The organisers behind Cityscape in Dubai are pinning their hopes on interest from the developing world to boost delegate numbers with just over a month to go before the international property exhibition begins.Informa, the company organising the event, expects the number of delegates to increase by about 25 per cent on last year’s 17,133 as more overseas companies take part. The exhibition is at the Dubai International Convention and Exhibition Centreon October 2, 3 and 4.
Attendance at the property event has dropped off sharply since the property boom of 2008, when it attracted about 40,000 visitors in its first two days alone. The following decline in numbers prompted organisers to rethink their strategy in 2009 to encourage more international participation and to rebrand the event from Cityscape Dubai to Cityscape Global.
This year, overseas delegates will exhibit in pavilions representing Iraq, Iran, India, Turkey, Russia, Qatar, Egypt and the Americas.
Wouter Molman, the exhibition director for Cityscape Global, said for the first time in the event’s 11-year history, international exhibitors would account for more than 50 per cent of exhibition space as delegates from the Iraq ministry of construction and housing, India’s Tata Housing and the developers behind Pearl Qatar take centre stage. Last year, the overseas exhibitors accounted for about 35 per cent of the floor space, or about 20,000 square metres – although Informa added not all of this was leased.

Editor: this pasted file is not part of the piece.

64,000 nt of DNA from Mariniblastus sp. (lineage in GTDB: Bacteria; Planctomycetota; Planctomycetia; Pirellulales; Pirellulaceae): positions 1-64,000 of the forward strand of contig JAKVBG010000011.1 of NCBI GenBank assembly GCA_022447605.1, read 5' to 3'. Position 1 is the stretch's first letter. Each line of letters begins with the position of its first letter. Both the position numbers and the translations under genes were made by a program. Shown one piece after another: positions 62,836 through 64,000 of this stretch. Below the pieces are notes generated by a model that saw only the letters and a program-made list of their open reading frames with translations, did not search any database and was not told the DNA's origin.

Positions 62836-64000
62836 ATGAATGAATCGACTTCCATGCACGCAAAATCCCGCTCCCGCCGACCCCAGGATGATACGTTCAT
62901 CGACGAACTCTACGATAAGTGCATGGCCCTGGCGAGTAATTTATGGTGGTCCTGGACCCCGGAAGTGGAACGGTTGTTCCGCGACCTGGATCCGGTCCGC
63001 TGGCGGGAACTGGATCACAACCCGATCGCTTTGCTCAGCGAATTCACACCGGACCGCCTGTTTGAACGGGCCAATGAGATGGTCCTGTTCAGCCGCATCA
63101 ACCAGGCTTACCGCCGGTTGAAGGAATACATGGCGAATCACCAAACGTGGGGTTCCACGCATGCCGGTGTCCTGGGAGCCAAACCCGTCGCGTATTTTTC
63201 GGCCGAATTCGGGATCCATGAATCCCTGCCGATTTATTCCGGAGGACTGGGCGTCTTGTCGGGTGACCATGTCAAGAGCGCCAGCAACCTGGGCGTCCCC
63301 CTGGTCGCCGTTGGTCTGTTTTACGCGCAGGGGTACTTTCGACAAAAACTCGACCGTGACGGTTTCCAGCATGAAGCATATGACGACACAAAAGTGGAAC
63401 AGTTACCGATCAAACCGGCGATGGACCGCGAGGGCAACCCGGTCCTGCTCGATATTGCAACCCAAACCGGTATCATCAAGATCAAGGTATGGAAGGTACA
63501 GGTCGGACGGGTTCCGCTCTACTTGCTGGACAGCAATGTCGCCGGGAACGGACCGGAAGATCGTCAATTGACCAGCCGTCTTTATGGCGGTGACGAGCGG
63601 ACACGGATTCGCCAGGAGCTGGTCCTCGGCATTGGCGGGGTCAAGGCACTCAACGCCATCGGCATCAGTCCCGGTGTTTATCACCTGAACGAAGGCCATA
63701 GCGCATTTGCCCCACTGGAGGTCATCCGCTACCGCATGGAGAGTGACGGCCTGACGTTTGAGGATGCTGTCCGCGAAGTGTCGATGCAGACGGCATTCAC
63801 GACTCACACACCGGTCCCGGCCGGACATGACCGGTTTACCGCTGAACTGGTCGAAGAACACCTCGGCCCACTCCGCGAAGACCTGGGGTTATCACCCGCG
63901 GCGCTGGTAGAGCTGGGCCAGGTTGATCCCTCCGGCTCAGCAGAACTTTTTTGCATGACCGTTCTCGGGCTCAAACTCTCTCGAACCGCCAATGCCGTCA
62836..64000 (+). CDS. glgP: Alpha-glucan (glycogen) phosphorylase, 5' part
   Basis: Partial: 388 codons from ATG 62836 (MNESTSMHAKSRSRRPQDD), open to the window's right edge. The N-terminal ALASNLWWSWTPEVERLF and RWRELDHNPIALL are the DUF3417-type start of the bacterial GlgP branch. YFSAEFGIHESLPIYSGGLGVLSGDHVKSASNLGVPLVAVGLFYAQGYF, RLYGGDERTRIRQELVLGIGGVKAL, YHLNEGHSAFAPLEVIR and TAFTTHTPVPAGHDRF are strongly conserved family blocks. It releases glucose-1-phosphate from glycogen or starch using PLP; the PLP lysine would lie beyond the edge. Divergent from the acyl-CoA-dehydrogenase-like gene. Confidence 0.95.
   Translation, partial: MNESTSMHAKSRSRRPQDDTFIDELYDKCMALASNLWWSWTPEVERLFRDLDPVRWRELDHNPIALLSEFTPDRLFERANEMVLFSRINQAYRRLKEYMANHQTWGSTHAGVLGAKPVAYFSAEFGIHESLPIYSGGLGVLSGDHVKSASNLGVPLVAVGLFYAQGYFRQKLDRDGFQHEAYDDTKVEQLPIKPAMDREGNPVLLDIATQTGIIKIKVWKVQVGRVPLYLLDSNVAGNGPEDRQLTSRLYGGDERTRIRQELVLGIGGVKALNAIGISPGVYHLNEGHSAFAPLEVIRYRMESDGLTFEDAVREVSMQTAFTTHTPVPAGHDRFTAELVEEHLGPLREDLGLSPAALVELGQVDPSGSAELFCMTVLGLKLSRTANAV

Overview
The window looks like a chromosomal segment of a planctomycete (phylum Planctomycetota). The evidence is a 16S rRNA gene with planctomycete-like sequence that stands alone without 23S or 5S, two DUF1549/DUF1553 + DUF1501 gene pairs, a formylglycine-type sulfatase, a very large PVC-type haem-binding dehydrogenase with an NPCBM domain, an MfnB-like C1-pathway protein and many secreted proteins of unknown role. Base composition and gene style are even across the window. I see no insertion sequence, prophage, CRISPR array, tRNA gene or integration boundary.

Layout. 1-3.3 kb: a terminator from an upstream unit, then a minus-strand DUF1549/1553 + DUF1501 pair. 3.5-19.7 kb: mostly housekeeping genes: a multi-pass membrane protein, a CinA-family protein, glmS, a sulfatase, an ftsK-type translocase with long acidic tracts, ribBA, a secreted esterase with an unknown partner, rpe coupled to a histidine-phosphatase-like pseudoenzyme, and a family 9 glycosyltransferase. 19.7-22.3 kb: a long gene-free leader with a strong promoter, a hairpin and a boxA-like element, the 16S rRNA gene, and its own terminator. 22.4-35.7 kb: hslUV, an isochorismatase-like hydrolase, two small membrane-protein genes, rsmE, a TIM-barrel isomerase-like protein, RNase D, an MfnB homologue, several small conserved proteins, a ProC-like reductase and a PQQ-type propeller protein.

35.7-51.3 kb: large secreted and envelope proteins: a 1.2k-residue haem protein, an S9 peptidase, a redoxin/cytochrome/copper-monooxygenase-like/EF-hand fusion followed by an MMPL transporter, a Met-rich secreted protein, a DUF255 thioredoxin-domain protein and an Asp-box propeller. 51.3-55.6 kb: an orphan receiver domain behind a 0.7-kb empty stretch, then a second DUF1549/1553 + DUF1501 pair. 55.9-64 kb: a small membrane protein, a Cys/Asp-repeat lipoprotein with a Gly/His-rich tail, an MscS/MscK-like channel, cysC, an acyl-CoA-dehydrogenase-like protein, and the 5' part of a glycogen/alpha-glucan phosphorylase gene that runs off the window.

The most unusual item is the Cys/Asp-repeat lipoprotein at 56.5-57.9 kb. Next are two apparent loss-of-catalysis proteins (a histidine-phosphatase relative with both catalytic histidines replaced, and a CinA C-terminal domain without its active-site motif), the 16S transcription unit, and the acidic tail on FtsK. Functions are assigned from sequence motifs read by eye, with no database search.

Highlights are set to include Turkey’s largestever mixed-use scheme and plans by the Russian developer Northern Caucasus Resortsto build seven ski resorts in the Caucasus mountain range by 2020.
UAE exhibitors will include Emaar Properties, Falconcity of Wonders, Dubai Properties Group, Nakheel, Meraas Development, Damac, Deyaar and Dubai World Central, Bloom Properties and the Tourism Development and Investment Company.
“The record number of international pavilions and noticeable increase of UAE developers this year at Cityscape Global bodes well for the local and emerging real estate markets alike,” said Mr Molman.
“We are now really seeing strong results of our repositioning strategy and, as emerging real estate markets continue to grow, we look forward to adding even more international pavilions in years to come.
“Of course the numbers have fallen significantly since the boom, but what we are seeing now is that the people attending the event tend to be real estate professionals and end users. “We are seeing a more targeted and professional audience. Now we expect sustainable growth combined with a pick-up in the real estate industry,” he said.
Dubai’s property market is showing signs of revival after four years of price falls and stagnation. Last week Dubai’s Land Department reported land prices in the emirate had risen by an average of 10 per cent over the past year.
During the boom years, Cityscape’s Dubai events, the biggest and glitziest of all the Cityscape property fairs, were regarded as a byword for property excess with queues of eager investors waiting to slap down deposits on unbuilt schemes.
However, with the numbers of both visitors and exhibitors and even media representatives dwindling in recent years some critics have called for the Dubai show to merge with Cityscape Abu Dhabi, which takes place each April.